Former Obama White House adviser Valerie Jarrett spoke about President Trump's lack of civility on "Cavuto: Coast to Coast" on Thursday, and said it's perfectly fine for Congress to hold impeachment hearings to investigate the commander in chief.
"President Obama was always civil," she told Cavuto. "I think tone does start at the top. And I think part of what I'm looking for is someone who I won't have to turn off the television when the person speaking" is on.
"I turn off the TV quite often. It's not good for my blood pressure," she added. "I hunger for the days where we do have a calmer temperament -- where we know that the person is really looking out for us, for all of us, and not so focused on themselves."
Jarrett gave her blessing to congressional Democrats seeking to impeach Trump, but said he should still be considered America's legitimate leader.
"I feel [Trump's] the president," she said. "I would prefer he were not. And I'm going to do everything I can to work in the next election. But look, I'm sure there are things that we still don't know."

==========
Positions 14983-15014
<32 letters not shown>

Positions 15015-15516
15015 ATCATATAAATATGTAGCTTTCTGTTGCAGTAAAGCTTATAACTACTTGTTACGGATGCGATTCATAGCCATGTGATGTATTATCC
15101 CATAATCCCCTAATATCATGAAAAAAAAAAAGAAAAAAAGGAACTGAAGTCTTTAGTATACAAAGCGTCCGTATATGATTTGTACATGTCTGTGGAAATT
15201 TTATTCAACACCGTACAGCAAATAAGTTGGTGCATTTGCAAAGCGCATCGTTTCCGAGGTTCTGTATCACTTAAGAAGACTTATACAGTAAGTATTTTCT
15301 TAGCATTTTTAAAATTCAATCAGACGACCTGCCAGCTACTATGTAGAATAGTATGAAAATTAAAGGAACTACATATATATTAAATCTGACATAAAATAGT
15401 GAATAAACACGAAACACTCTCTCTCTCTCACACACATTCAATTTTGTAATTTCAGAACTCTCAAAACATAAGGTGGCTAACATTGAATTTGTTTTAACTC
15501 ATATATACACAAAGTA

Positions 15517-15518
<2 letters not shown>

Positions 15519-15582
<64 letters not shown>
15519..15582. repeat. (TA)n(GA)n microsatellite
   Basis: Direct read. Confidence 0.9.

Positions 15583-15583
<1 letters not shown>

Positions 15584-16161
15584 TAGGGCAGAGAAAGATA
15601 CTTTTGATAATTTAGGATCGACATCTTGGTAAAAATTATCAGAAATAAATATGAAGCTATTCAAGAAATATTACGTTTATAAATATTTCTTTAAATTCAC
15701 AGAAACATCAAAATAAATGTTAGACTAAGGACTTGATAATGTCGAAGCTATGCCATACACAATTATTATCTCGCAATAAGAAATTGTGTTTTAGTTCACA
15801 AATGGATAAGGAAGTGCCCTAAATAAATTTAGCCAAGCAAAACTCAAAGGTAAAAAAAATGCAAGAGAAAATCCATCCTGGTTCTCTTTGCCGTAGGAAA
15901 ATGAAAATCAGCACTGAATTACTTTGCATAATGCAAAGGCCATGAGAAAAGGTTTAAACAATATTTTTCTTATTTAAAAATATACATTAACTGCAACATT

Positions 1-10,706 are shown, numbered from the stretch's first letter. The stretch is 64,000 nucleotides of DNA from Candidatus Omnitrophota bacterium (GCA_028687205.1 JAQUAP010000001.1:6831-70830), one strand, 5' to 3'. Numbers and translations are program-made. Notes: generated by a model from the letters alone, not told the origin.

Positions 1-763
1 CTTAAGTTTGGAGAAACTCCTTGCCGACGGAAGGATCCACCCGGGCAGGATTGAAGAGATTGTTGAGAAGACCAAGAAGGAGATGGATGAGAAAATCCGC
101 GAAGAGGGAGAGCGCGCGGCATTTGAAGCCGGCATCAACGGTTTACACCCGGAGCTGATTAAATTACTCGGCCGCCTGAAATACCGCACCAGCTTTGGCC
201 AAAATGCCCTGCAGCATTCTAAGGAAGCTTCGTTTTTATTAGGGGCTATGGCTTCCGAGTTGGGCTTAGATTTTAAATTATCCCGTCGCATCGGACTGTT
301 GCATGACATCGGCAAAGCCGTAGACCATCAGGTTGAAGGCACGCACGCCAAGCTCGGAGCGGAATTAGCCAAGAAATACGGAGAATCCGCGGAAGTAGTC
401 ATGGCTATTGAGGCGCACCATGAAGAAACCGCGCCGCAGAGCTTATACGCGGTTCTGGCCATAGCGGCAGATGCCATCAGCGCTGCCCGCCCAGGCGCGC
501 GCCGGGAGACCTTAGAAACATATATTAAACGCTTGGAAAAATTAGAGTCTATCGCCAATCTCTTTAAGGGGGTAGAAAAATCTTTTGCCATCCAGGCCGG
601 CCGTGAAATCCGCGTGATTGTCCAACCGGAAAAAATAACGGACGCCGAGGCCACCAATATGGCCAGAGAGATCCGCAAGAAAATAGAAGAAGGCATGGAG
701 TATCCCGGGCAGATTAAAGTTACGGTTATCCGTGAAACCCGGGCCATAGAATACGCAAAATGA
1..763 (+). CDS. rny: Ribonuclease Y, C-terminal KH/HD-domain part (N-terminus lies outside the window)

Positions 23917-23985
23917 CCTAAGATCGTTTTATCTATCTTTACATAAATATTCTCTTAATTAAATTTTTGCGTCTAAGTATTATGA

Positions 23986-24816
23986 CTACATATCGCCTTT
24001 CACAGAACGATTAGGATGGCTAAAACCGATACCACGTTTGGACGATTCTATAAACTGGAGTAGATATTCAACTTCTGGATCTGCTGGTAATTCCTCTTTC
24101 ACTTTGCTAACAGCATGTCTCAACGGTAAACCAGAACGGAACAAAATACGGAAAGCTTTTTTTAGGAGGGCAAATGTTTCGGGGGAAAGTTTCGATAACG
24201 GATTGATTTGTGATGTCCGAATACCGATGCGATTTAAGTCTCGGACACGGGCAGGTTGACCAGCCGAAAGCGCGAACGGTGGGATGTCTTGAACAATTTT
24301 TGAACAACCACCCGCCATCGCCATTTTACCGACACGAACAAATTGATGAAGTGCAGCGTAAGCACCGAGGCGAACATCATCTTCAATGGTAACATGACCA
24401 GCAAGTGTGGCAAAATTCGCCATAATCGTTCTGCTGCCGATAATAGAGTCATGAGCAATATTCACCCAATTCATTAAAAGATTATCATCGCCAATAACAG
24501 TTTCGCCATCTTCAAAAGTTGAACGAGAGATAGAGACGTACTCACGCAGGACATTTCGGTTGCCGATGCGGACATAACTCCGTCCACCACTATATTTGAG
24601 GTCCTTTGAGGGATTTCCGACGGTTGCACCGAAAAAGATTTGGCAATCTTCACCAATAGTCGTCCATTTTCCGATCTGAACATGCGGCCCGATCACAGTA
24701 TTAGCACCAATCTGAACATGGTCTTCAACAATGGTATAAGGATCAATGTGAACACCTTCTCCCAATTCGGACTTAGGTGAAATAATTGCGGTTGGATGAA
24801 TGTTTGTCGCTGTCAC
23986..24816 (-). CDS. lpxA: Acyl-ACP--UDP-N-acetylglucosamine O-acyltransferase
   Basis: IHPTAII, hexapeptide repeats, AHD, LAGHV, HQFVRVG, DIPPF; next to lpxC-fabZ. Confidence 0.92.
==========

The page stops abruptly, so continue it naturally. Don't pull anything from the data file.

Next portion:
"There's a lot of information out there," Jarrett continued. "I think it's perfectly appropriate for the committees in Congress to be having hearings to try to make sure they have all the information. The more transparency we have in government, the more confidence people have in their government. And I'm a big believer in that."
She also spoke about Joe Biden's 2020 White House chances earlier in the interview and said the crowded field of Democratic primary candidates is actually a blessing.
"I had the honor of working with Vice President Biden for eight years. He was very important to the administration. I think the Democratic Party has an embarrassment of riches, which is a terrific thing," Jarrett said.
"Where I'm really keeping my focus is on the general election, and whoever emerges as a nominee from the Democratic Party, I'll be working for them trying to win that"
Jarrett said Obama advised Biden to focus on authenticity and the general election, instead of smearing his fellow 2020 hopefuls in the primary.
"Look I think a lot of folks have sought President Obama's counsel. And part of what he was also saying is, look, be authentic. Find what your message is -- explain directly to the American people why they should trust you. Don't spend a lot of time beating up on your opponents in the primary," she said.
"Keep focused on the general election. We don't want whoever goes in as the nominee to go in in a weakened state. So I think those are the messages I know I have certainly given the candidates with whom I have talked."